The entire idea came about when Neal Stephenson gave a talk at the Future Tense conference in early 2011, where he “lamented the decline of the manned space program, then pivoted to energy, indicating the real issue isn’t about rockets. It’s our far broader inability as a society to execute on the big stuff.”
Michael Crow, Arizona State University’s president, heard this lament and suggested to Stephenson that perhaps the problem began with Stephenson himself, and other sci-fi writers like him who weren’t thinking big enough in their ideas. Thus, Ed Finn and his Center for Science and Imagination at ASU stepped in, connecting some serious scientists with those great masters of imagination, science fiction authors.
The culmination of these connections are boggling, vivid, and seriously delightful: a structurally sound twenty-kilometer-high steel tower (that would be really high, for those lacking perspective); cities that function like ecosystems, either through technology built to act as biology or through biological infrastructures; a world where machines have been entirely replaced with living matter; or a psychedelic revolution where we’re tripping out on quantum mechanics rather than any sort of drug.
I had the opportunity to attend a Hieroglyph release event with many of the authors, most notably Neal Stephenson, and both of the editors, at Kepler’s Books in Menlo Park on September 10th. No better place to talk about science and imagination than in the heart of so much innovation, Silicon Valley, right?
After a quick introduction by Finn, who also edited the book, the first panel featured Stephenson and Keith Hjelmstad. Hjelmstad is a professor of structural engineering at ASU who worked with Stephenson on his idea for the book, the Tall Tower. The idea originally came from an old paper by Jeff Landis, Stephenson said, but he realized quite quickly he needed professional help. He was doing fine until he took wind into account. “99.9% of the problem is wind,” he said, with a very, very high building.
Hjelmstad said the “desire to make it real” drew him to the project–he even had a graduate student e-mail him about a design detail that morning. As the world of engineering is often bogged down with many codes and lawyers, which can kill creativity and innovation, this project offered something different.
Stephenson and Hjelmstad eventually came up with something that “looks like a tower, but flies like a kite,” as it was necessary to harness the wind for stability. This was sort of a new way of looking at a building–an organic idea.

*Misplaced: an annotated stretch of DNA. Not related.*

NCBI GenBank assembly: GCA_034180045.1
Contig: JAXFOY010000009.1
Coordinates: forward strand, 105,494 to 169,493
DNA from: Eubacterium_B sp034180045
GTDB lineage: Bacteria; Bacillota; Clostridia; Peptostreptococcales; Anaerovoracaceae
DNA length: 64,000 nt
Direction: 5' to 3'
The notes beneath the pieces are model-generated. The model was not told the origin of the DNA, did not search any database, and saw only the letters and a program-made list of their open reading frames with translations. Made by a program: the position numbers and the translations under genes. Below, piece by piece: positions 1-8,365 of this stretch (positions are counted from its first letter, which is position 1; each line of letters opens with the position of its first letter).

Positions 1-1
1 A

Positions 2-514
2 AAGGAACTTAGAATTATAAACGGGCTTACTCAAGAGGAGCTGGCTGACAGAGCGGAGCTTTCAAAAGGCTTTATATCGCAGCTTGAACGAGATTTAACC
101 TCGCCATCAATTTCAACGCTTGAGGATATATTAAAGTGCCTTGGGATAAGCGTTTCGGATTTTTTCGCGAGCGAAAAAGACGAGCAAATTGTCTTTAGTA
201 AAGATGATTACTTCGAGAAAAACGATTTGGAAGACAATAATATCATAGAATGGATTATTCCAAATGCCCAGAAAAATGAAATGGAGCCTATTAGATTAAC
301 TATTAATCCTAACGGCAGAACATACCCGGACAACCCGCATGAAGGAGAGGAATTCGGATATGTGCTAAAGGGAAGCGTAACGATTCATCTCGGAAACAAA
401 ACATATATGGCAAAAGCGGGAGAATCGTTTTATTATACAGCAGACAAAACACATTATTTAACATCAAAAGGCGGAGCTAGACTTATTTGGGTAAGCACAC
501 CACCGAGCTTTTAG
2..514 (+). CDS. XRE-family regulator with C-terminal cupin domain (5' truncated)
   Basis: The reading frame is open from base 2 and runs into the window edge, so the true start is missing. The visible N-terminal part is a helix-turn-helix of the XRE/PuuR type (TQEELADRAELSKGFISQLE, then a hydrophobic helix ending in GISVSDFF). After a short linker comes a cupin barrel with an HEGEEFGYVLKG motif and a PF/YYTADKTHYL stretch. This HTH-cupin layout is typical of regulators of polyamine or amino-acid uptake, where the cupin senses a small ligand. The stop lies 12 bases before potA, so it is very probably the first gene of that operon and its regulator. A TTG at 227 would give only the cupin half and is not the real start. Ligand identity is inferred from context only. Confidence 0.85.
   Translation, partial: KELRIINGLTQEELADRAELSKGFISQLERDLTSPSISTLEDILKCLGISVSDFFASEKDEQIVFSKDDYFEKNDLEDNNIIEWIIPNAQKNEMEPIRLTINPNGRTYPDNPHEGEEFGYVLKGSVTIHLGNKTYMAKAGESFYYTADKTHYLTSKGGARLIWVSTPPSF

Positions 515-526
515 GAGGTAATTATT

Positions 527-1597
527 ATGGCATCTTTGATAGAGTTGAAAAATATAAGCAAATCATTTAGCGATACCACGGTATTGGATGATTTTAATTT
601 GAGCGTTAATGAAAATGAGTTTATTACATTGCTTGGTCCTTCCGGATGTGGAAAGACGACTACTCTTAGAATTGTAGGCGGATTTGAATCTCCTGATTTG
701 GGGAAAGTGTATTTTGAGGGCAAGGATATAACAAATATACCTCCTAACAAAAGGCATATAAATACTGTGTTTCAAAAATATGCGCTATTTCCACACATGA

There was a brief Q&A after the Tall Tower talk, in which Stephenson shrugged off a question about Google Glass and Snow Crash very modestly, saying the book’s concepts were around before he wrote about them. He said that he doesn’t think science fiction necessarily invents these ideas, but “creates hypothetical futures with the ideas used in a practical way.”
Someone asked about the Tall Tower’s shadow–“diffuse, gray, delightful.”
Most memorably, someone in the audience began animatedly offering up their own idea for some sort of force-field glove which would propel fireballs, just incredibly off-topic. I was sort of baffled, as we were talking about the Tall Tower, and expecting another question, but Stephenson just rolled with this new idea. He suggested some things to think about related to projecting fireballs, saying he knew some people who did amazing stuff with fire, and to a round of applause, concluded that “any engineering problem can be solved–you just have to figure out your objective and the legal ramifications.”
The second panel featured Hieroglyph‘s second editor, Kathyrn Cramer, and three contributors: Annalee Newitz of io9 fame; Rudy Rucker, a founder of cyberpunk; and the award-winning Charlie Jane Anders.
Newitz said at one point that the most audacious thing about Hieroglyph is that these stories focus on humanity surviving. I think this is a huge, interesting point, and I tend to agree. There is quite a bit of fatalistic, dystopian fare out there right now. Do we really think we’re that bad?
I hadn’t ever heard of Charlie Jane Anders, but her commentary made me definitely want to check out her work. Also, Rudy Rucker seemed wildly wise, like some sort of buddha in writer’s garb, and I’m excited to read his stuff as well.
The conversation is ongoing, as Project Hieroglyph itself is designed to be an interactive and open experience–don’t let the book’s pages, with all their permanence, fool you. You can contribute your ideas, and perhaps change the world, or just start changing the world’s story.